Variation in the distribution of expenditure on childhood education by age in selected European countries, 2003
What this situation describes is an opportunity to attend to the abilities of adults of the future by attending to them in early, as opposed to later childhood. Data presented shows that children with low cognitive ability at age 22 months from a family with high socioeconomic status will recover to a point that they will cross children with high cognitive ability at age 22 months, who will show a significant decline.
The other areas of action include creating “fair employment and good work” which includes the physical as well as psychological work environment, enrusing a healthy standard of living by better defining what an income for healthy living is, and strengthening prevention, and not just for the most disadvantaged, across the entire gradient.
Besides these areas, I was interested in the emphasis on “creating and developing healthy and sustainable communities.” This is where actions including promoting active transportation (biking and walking), access to food, and also things that are currently underemphasized in American health care – the impact of climate change and CO2 emissions. Even in the specialty of Nephrology, for example, something can be done – witness the UK’s Green Nephrology Programme, which works to reduce the CO2 footprint of very intensive medical interventions.
Where does behavior change fit in?
It is in here, in the context of creating the right conditions for this to be successful:
This Review puts empowerment of individuals and communities at the centre of action to reduce health inequalities. But achieving indi- vidual empowerment requires social action. Our vision is of creating conditions for individuals to take control of their own lives.
I think the key message is that this individual action should not be seen as the dominant approach to improving health:
As this Review has demonstrated, policies to modify health behaviours need to address the social determinants of health. Aiming interventions at individuals will not by themselves reduce health inequalities; ‘responsibility for better health should be shared between society and the individual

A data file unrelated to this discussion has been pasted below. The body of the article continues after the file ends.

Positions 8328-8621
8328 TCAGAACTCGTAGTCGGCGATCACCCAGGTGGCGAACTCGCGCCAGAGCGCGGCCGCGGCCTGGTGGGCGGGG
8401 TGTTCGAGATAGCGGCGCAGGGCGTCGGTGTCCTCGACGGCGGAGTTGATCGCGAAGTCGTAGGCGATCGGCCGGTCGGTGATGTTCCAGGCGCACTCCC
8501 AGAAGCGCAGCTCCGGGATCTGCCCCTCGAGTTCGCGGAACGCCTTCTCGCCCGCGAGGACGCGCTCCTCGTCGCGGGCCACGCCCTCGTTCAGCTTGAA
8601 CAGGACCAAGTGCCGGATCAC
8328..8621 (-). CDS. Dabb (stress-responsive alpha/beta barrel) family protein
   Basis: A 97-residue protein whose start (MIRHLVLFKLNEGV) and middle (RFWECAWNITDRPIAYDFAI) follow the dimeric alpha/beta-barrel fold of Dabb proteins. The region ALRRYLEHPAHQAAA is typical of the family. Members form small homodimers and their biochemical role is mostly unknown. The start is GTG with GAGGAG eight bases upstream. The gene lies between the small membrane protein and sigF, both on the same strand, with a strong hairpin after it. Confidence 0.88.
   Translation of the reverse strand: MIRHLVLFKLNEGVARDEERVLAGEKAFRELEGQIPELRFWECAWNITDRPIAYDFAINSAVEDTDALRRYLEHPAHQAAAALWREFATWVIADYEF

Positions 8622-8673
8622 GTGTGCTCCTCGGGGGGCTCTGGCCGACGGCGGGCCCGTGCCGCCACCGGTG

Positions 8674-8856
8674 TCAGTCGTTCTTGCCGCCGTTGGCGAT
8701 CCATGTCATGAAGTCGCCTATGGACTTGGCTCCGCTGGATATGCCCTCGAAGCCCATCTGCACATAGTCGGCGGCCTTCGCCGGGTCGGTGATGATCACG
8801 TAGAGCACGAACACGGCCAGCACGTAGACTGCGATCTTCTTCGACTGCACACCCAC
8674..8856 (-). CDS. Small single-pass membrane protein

What can be done differently?
Part of the solution is to think differently. Several of the seminal reviews of the causes of impaired health moved the the discussion away from “medical care” to health promotion and health behavior. The excellent paper by Schroeder from 2004 begins a conversation that goes one level deeper, the determinants that guide and shape the behavior. This report fully vests that concept.
The other part is for the system to behave differently, to collaborate more. There is a natural incentive in England’s NHS to collaborate with the social care system, and yet there are still challenges: “Currently, GPs, like most primary care services – community health services, dentists, pharmacists and opticians, do not see tackling the social determinants of health inequalities as core business.”
And yet, many of the social determinants are better addressed in collaboration outside of the health system with the result being a more effective health system. As I’ve discussed previously on this blog, the health system is under-equipped to manage the “Unmentionables,” and maybe it shouldn’t, by itself. (see: “Are your bills making you fat?”)
What others have said
I am not the first person to read the Review of course, and there is copious commentary available online in the scholarly literature, which you can access courtesy of the link cloud (see: my links related to the Marmot Review) that I have created. I’ve read these pieces as well, as well as Sir Michael’s response to various critiques (does poor health result from social status or is it the other way around?) and I believe this data should be understood before we create the next great behavior change intervention that targets the already-engaged.
I’ll end this blog post with a quote from Andrew Lansley, the UK Secretary of State for Health, in response to this review.
There will be a profound shift in tone, attitude and outlook. Rather than nannying people, we will nudge them by working with industry to make healthy lifestyles easier; rather than lecturing people about their habits, we will give them the support they need to make their own choices; and rather than dictating policies from the centre, we will support leadership from communities, by giving local authorities more power to develop the right approaches for their communities.
Will our health care system be able to do this? Either way, I think I’ll be following the adventures of Sir Michael for a really long time.